With the rapid rise of accountable care organizations, transitioning from fee-for-service to population-based contracting is the new norm. Population management refocuses providers and administrators from volume to value and is great news for patients. Value is the triad of safety, satisfaction and savings. It can be viewed as a three-legged stool where the span and strength of each leg defines stability. Such balance is applicable to everything – from a highly complex system to a single EMR order set to achieving the holy grail of hiring – someone smart, nice and fast!
Creating a positive ED experience primarily requires competent, empathetic staff and short turnaround times.Of course, this produces a population management debacle in that other sources of care may become less preferred. Stuck squarely in the middle are primary care providers (PCP) who are held accountable when assigned patients stray from the medical home. Primary care providers are the only realistic ED gatekeepers since denial of emergency care by an ED staff member can generate severe EMTALA (Emergency Medical Treatment and Active Labor Act) penalties and civil lawsuits should a patient unsuspectedly become critically ill the next day. Also, most ED leaders welcome minor care cases, especially those with private insurance that can fill pockets of time between sicker patients awaiting tests, consultations and transfer to inpatient beds.
Recidivism? Maybe not
Primary care providers willing to accommodate same-day and after-hours visits influence patient choices. However, because most are scheduled at maximal capacity, “just go to the ED” is common telephone advice. In fact, many insured patients see a favorable cost-versus-time benefit, especially in EDs with short waits despite steep co-payments requirements. For public aid recipients, the ED fulfills care needs without a financial barrier which explains their two-fold utilization rate.For these reasons, it’s inaccurate to characterize frequent ED visitors as recidivists. Recidivism requires “repeating a behavior when negative consequences or superior alternatives are evident.”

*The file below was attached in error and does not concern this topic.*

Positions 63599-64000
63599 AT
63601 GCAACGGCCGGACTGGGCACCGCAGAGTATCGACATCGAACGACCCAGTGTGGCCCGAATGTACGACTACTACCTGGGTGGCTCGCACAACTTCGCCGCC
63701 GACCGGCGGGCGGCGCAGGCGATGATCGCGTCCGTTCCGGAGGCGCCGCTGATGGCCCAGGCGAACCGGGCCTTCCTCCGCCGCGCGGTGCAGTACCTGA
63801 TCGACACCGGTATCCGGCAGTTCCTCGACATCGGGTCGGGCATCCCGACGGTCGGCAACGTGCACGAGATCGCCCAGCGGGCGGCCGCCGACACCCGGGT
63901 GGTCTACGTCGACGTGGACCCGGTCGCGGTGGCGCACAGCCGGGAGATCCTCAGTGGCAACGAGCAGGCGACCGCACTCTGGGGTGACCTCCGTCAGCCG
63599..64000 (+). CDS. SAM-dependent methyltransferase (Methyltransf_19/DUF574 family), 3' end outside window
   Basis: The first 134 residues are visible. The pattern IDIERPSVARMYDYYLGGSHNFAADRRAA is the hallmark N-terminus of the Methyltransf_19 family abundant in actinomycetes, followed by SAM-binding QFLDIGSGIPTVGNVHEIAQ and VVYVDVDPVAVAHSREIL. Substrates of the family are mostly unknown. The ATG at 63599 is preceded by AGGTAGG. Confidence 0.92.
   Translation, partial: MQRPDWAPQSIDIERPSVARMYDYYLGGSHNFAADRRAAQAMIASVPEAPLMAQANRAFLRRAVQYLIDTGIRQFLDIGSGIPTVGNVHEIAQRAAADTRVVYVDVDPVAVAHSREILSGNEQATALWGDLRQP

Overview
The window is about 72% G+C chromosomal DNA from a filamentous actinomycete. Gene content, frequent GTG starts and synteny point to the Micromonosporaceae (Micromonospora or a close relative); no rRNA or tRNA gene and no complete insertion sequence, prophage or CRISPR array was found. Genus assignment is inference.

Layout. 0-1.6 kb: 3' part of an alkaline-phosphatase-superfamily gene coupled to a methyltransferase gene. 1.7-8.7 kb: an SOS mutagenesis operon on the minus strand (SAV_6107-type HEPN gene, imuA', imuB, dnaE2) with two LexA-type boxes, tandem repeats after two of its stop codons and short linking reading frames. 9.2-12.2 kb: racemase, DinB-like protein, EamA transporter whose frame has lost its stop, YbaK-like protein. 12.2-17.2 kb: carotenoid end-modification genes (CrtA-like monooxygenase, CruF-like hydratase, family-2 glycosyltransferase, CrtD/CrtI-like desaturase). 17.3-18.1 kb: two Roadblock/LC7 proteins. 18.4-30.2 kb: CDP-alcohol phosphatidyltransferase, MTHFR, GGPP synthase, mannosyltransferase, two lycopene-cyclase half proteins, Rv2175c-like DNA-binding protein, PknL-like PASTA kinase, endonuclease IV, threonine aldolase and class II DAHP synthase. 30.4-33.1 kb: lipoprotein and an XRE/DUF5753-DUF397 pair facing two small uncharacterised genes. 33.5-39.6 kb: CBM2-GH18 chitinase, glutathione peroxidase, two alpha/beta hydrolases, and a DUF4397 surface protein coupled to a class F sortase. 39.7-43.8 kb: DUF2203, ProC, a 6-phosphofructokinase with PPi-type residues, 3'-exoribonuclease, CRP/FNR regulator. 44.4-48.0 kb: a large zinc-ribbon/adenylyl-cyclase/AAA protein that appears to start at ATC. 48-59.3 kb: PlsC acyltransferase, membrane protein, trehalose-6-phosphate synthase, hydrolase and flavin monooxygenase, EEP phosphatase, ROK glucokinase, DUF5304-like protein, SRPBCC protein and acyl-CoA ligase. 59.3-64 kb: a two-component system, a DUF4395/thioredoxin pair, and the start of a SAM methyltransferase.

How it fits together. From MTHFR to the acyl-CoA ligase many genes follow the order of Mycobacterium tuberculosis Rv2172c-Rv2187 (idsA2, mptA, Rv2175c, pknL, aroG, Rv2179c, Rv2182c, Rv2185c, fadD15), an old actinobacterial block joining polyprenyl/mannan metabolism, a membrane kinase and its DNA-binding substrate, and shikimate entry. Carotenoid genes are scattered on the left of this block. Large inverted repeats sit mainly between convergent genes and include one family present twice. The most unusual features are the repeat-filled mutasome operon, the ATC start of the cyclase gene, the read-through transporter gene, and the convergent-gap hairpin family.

ED utilization is gauged by the prevalence of frequent utilizers, those with more than three visits in the past year, and super utilizers, who visit the ED more than 10 times in a year. In a typical ED, these groups respectively comprise 5% and 1% of patients and 25% and 5% of total annual visits. Research demonstrates that ACO and hospital costs are significantly reduced by safely controlling the behavior of these groups. As well, ACO contract positions are strengthened.
Once population-based reimbursement prevails, the landscape will change. There will be much greater cost savings with care coordination that avoids duplicate work-ups, improves medical compliance and reduces unnecessary admissions. ACOs will reform the PCP bonus plans so that more unscheduled care is managed in offices. As a result, we can anticipate there will be some relief of ED crowding and a safer, more satisfying environment for patients and staff. Nonetheless, there’s value in understanding the frequent ED user if our end goal is to deliver the value triad — safety, satisfaction and savings.